“It’s no longer about single offices. It’s about collaboration, it’s about cooperation, it’s about doing what you want to do and having a community full of people who are supporting you. And that doesn’t have to be entrepreneurs like me, but even big companies need new ideas and new networks and new collaborators” he said.
I asked whether he had ever tried a traditional office.
“Oh yeah, of course. It worked for that time, but I think it’s just that it’s boring”.
The CEO of WeWork Japan, Chris Hill, said the firm has received largely positive feedback from users in Tokyo. “By tapping into the community and networks of WeWork, it has enabled them to enhance interaction with companies and industries that they were not able to interact with before”.
The firm is looking outside Tokyo for future expansion and, within the next year, aims to set up offices in cities including Osaka and Fukuoka.
Another firm offering shared workspaces is Servcorp Limited. A recent entrant to the office-sharing market, the Australia-headquartered firm now has 15 office-sharing locations in Japan.
Manami Alberto, sales director for Servcorp in Japan, said membership is diverse. “Some of the companies might allocate a few people here to use, or … a personal businessperson can also use [space] here. … The other point is to have the community meet; we have a monthly event at every location, so the clients can come here for networking and have conversations with other clients”.
She said the Servcorp model of office sharing is proving popular. “It has open space and you can sit anywhere you like, have a conversation with other people, and [it is] flexible as well. The contract is monthly and is easy to use”.
Speaking to BCCJ ACUMEN at Servcorp’s office in the Tri-Seven building in Roppongi, Alberto said the firm offers members a range of services. “They can spend the day here to work on their business, but we also provide the registration for their business and telephone handling [and] answering.”
In terms of the other services on offer, she said, “we have telephone booths if you want to make a private call or conference call of course we have a meeting room; clients can book online”.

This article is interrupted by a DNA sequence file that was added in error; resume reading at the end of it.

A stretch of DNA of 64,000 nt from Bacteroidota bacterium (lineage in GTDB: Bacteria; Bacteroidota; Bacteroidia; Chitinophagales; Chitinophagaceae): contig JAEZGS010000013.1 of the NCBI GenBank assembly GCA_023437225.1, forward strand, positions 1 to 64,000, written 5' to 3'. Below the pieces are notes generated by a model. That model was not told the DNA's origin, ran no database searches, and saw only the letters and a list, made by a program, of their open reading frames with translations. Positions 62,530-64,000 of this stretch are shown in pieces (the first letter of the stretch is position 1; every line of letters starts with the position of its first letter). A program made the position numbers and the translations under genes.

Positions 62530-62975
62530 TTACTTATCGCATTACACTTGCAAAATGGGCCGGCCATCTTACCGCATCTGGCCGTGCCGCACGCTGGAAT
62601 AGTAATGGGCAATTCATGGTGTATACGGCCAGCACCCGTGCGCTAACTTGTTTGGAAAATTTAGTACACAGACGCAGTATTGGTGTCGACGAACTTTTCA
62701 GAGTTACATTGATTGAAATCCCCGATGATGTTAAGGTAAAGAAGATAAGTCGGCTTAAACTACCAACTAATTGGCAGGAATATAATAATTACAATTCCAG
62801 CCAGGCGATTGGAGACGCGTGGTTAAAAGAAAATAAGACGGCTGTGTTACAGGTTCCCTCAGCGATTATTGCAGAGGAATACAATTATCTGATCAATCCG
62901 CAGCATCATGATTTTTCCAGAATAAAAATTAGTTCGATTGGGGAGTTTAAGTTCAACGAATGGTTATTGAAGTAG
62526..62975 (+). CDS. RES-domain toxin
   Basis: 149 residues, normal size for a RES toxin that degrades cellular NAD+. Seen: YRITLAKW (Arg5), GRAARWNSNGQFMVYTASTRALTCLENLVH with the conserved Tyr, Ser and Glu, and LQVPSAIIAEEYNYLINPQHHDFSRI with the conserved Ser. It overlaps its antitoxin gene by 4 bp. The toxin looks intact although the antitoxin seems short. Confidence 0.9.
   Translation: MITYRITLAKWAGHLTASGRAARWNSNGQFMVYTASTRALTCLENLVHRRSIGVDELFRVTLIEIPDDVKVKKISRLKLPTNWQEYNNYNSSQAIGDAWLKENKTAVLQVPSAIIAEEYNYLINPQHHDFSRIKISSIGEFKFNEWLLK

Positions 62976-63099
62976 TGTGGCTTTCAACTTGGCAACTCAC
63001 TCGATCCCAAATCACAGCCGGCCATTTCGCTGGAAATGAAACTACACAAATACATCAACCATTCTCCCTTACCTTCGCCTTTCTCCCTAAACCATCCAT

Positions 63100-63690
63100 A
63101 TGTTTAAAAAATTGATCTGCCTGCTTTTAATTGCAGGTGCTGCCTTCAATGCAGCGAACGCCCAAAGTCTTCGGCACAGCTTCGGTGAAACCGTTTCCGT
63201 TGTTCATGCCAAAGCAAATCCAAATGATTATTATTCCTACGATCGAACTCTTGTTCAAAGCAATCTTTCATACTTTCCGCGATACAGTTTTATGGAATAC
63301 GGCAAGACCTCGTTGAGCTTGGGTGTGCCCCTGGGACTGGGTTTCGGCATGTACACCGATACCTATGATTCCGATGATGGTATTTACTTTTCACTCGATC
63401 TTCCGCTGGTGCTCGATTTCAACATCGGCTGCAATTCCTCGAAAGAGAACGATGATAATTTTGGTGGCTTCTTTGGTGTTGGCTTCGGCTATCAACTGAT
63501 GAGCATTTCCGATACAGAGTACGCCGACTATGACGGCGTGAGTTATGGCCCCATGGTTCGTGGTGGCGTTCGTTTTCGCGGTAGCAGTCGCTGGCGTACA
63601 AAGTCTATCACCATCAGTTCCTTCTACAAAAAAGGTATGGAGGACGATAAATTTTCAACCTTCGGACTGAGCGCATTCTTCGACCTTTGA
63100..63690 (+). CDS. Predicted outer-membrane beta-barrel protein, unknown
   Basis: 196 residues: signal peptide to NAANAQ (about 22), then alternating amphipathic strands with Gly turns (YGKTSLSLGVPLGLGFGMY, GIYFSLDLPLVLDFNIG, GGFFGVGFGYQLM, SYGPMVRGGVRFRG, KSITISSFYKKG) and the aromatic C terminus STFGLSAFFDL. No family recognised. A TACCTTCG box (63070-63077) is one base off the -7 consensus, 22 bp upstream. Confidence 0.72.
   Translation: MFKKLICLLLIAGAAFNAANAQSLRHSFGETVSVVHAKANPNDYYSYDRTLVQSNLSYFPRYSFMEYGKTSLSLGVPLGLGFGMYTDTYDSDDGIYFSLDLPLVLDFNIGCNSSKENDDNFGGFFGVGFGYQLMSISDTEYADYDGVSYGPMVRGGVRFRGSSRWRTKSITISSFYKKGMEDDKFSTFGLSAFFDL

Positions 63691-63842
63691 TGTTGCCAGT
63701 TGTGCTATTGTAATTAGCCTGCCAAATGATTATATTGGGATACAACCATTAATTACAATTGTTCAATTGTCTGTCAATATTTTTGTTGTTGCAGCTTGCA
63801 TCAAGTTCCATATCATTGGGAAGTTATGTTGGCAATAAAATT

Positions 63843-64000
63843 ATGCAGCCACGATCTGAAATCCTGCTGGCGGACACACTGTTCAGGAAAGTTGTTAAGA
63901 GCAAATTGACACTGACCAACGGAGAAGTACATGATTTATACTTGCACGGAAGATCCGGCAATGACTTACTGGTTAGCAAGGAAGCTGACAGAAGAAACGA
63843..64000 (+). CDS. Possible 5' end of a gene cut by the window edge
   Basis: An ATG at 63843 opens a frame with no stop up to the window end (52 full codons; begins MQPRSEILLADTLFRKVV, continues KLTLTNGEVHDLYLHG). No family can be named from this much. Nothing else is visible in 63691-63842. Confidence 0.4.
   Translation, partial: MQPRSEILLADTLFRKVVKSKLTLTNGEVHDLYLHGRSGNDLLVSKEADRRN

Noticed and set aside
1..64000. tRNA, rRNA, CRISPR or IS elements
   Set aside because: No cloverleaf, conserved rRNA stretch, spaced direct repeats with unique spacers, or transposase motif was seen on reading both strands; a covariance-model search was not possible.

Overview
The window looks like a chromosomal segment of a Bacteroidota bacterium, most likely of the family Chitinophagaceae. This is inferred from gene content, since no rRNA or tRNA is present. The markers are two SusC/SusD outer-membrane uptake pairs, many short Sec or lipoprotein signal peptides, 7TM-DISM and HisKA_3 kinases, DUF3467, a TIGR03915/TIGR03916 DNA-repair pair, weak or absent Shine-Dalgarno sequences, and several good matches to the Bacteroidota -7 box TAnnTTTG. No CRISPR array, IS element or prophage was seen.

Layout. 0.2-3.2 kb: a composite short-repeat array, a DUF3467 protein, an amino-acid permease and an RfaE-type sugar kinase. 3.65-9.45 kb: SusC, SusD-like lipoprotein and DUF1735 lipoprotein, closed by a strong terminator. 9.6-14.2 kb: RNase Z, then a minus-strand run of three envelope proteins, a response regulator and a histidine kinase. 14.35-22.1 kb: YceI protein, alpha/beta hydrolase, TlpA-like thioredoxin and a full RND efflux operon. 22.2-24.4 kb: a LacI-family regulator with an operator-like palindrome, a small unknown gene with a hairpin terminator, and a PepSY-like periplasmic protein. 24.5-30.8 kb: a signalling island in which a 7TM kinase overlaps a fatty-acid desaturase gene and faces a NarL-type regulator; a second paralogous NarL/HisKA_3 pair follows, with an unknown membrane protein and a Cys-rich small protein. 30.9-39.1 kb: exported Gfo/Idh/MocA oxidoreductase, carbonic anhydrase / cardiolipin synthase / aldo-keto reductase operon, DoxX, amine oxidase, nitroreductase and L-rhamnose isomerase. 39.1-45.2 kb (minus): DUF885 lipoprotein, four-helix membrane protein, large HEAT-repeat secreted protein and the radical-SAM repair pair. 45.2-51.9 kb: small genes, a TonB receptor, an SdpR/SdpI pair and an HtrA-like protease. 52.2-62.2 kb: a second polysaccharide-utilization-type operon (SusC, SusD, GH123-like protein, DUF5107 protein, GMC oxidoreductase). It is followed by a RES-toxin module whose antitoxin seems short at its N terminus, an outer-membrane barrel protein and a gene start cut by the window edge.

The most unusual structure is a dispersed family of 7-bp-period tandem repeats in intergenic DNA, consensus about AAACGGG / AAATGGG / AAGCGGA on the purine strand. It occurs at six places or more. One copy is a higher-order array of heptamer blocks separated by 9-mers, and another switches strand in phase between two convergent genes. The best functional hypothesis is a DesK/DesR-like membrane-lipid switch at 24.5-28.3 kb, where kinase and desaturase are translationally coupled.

As to why people are choosing to work in a shared environment, Alberto said it is down to flexibility. Servcorp, for example, allows users on certain plans and packages to use facilities in other locations.
Like WeWork, Servcorp puts on a range of events. Alberto shows me a flyer advertising an upcoming flower arranging day and an event entitled Present Your Tech Product Night.
Another company offering office-sharing space in Tokyo is Blink, which opened its first Japanese location in Roppongi in June.
General Manager Romain Moracchini said Blink offers “something more international compared to most Japanese grass-rooted shared offices”.
“Our workspace offers exceptional indoor and outdoor event spaces, a large outdoor patio with breath-taking views of Roppongi Hills, and top-quality coffee,” he added. “We are also rolling out services such as translation and interpretation, company set-up and administration, web and social media and other legal and accounting services”.
Moracchini said Blink is trying to take a different approach to office-sharing. “We place a lot more emphasis on creating synergies through aggregating people of the same industries. For Blink Roppongi, the emphasis is on international business, leveraging the international nature of the Roppongi district”.
So, if you’re getting tired of the regular office grind, and fancy revitalising both yourself and your business, you may wish to get on board with office-sharing—Japan’s latest trend.
Custom Media publishes BCCJ ACUMEN for the British Chamber of Commerce in Japan.